found her there on Thursday evening. I’d hoped that she would climb up the Astroturf ramp, into the roost, where her buddy, Henny Penny Palin, was hanging out.
Friday morning, I went to check on her and saw that she was in the same place as the night before. She is a white chicken, still, she looked kinda pale. Her eyes had also lost their usual spark. I foresaw that it would take more time than I had to dig out the outside door to the coop. So I left her. Of course, I felt terrible about this – I do not neglect my animals.
I made it to school okay. I taught my animal behavior class. This centered around the stories the students have to tell. So I didn’t mention that I was worried about Nimby. And after class, I attended a new adjunct orientation. I was to watch a Power Point Presentation on safety procedures. I looked out the window just once – the image on the screen before me, resembled the image on the far side of the window. Inside, outside: cars, snow, more snow.
Visibility was low as I pulled out of the Mat Su College parking lot. I managed to get behind a plow truck on Trunk Road, which was good, because cars in the adjacent lane were fishtailing. And I made it just fine to the gas station, where I went to fill up the tank. Oh Oh – the lock on the gas tank door had frozen. A kindly fellow offered to let me use a tube of De-icer, but it was empty. I so very badly wanted to tell him about Nimby, but he quickly drove off. This was probably a good thing, because time was of the essence.
I fishtailed, and wove back and forth the entire way home, all the while keeping my eye on the gas tank monitor, which indicated that the tank was about empty. I distinctly remembering that I now had two things to worry about. The first was that my vehicle might run out of gas. And the second was that my chicken might die. However, Sputnik kept chugging along.
Nimby. Her full name is Not In My Backyard – this is the name for environmentalists who protest having coal mines in their backyards. The name was and is fitting for this chicken. She doesn’t need to be breathing coal dust.
A mile from home, on Murphy Road, a neighborhood moose trotted along ahead of me – this was a distraction from the matters at hand.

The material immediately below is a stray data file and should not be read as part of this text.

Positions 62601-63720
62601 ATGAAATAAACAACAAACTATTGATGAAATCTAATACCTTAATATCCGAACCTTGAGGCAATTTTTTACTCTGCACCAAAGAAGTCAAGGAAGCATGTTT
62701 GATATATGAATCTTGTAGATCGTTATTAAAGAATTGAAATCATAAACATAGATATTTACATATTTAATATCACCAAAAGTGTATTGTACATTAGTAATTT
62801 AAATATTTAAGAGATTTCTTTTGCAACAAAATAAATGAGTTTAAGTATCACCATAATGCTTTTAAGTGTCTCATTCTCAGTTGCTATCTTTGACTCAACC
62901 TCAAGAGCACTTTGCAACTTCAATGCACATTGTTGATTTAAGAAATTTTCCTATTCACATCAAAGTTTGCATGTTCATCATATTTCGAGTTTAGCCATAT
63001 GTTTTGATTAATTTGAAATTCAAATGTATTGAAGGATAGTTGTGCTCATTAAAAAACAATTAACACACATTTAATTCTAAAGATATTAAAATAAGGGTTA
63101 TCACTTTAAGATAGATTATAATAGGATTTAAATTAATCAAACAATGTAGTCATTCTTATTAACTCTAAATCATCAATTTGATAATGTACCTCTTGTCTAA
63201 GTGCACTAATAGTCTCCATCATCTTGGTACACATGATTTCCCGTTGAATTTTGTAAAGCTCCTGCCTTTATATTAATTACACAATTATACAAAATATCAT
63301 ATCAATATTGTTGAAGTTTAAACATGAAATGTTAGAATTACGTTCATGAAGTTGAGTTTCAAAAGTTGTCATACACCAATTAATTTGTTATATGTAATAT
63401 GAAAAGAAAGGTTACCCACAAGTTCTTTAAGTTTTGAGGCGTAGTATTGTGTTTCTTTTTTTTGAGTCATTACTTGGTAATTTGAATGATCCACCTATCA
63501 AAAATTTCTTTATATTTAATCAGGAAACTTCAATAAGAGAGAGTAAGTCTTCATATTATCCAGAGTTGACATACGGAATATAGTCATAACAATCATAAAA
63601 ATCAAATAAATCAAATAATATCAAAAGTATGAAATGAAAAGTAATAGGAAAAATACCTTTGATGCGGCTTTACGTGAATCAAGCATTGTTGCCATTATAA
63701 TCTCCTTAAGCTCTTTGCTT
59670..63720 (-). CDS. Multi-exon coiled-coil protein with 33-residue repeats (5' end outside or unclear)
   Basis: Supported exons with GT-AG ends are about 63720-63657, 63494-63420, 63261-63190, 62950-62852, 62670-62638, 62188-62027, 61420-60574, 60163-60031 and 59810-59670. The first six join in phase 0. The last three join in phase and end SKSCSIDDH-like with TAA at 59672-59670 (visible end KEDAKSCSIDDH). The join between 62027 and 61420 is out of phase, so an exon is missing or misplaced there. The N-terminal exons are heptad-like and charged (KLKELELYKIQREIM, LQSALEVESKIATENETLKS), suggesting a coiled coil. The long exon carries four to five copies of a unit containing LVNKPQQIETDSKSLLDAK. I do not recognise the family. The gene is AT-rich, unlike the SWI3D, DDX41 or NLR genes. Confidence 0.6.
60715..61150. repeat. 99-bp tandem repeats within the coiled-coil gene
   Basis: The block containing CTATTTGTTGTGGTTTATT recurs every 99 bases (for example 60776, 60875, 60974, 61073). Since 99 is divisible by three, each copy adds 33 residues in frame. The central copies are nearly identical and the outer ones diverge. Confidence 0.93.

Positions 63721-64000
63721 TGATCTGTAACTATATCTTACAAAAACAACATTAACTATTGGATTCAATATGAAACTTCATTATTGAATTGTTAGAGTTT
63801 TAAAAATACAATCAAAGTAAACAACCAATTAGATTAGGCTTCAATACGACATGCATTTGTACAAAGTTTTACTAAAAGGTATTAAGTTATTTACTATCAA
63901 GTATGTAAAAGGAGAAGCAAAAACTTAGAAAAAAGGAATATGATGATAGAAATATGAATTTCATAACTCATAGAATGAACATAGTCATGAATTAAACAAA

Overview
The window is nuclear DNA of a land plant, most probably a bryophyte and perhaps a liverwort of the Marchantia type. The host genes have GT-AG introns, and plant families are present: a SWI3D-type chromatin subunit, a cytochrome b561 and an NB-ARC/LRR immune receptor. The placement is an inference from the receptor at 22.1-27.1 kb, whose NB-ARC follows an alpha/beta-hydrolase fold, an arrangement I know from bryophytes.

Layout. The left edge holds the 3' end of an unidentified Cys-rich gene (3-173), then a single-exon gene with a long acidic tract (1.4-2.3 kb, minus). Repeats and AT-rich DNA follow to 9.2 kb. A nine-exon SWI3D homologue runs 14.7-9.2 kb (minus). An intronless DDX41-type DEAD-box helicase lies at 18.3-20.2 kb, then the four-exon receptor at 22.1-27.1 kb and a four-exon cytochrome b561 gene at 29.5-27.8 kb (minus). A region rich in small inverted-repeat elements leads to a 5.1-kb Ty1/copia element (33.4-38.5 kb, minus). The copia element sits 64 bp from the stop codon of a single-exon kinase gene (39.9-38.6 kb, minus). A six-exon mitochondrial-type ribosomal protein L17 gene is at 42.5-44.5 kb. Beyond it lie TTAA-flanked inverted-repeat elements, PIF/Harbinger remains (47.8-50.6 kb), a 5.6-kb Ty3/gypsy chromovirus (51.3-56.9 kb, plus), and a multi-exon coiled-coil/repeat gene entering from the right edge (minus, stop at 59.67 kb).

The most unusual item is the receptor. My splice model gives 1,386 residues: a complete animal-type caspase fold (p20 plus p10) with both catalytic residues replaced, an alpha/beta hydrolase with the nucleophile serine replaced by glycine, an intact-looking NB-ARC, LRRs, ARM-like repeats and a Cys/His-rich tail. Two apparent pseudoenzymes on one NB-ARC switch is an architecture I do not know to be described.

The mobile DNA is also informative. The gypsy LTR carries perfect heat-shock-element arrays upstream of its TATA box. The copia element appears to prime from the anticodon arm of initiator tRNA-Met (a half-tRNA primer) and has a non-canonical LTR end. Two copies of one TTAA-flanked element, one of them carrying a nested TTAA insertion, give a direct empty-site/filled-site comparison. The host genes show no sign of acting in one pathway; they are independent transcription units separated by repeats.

I pulled into the driveway, and Sputnik, as if breathing its last, gave up the gas ghost.
I got out of the truck, and ran up to the chicken pen. Nimby was where she’d been previously – she looked about the same. I grabbed the shovel, and got the gate open, and put her in the roost. I still could not tell if she was going to make it or not. Then I did all the other chores, heating the wood stove, getting water ready to give to the animals, doling out hay, and picking up the top layer of manure in horse pen.
Then I had to go to Carol’s farewell party. My neighbor Judy picked me up. By this time, I was really hungry, for I hadn’t eaten all day. In fact, I was dazed and until I ate, not even able to talk. All evening, I stayed mum about my day and about Nimby. Aubrey, who had come with Judy and I to the party, left early, so Judy and I rode home with another neighbor. I arrived home and discovered that the plow truck had left a berm that blocked off the driveway in its wake.
Nimby still looked off, so I added extra bedding, gave her and Henny Penny Palin warm water, and an oatmeal bread mash. Both ate voraciously. I thanked my lucky stars that Nimby was out of the danger zone.
I write this all for a reason. When around others, I try as best I can to remain mum about my animals, and their sometimes varying condition, because I don’t want to be seen as someone who is totally animal-centered. And, well, Nimby is JUST a chicken. People routinely kill and eat chickens by the thousands. I also suspect that few would understand if I elaborated, and said that this particular bird is different than most for she often brightens my day. For example, when I go to clean the roost, she sits on the garbage can and chatters away happily. And in good weather, she follows me around. I’m always in a better mood after spending time in her presence.
In his 2/4/12 blog, Jon Katz did a nice job of summarizing my sentiments about animals. He writes “animals touch something very deep and powerful within us. They remind us of our humanity, of the love and emotional connection and empathy that underlies the human experience.” To this I might add, that if and when this idea becomes commonplace, it will then be okay to publicly express one’s concerns about the supposed lowliest of the lows – a hypothermic chicken.”
Next: 61. 2/5/12: Hope Springs Eternal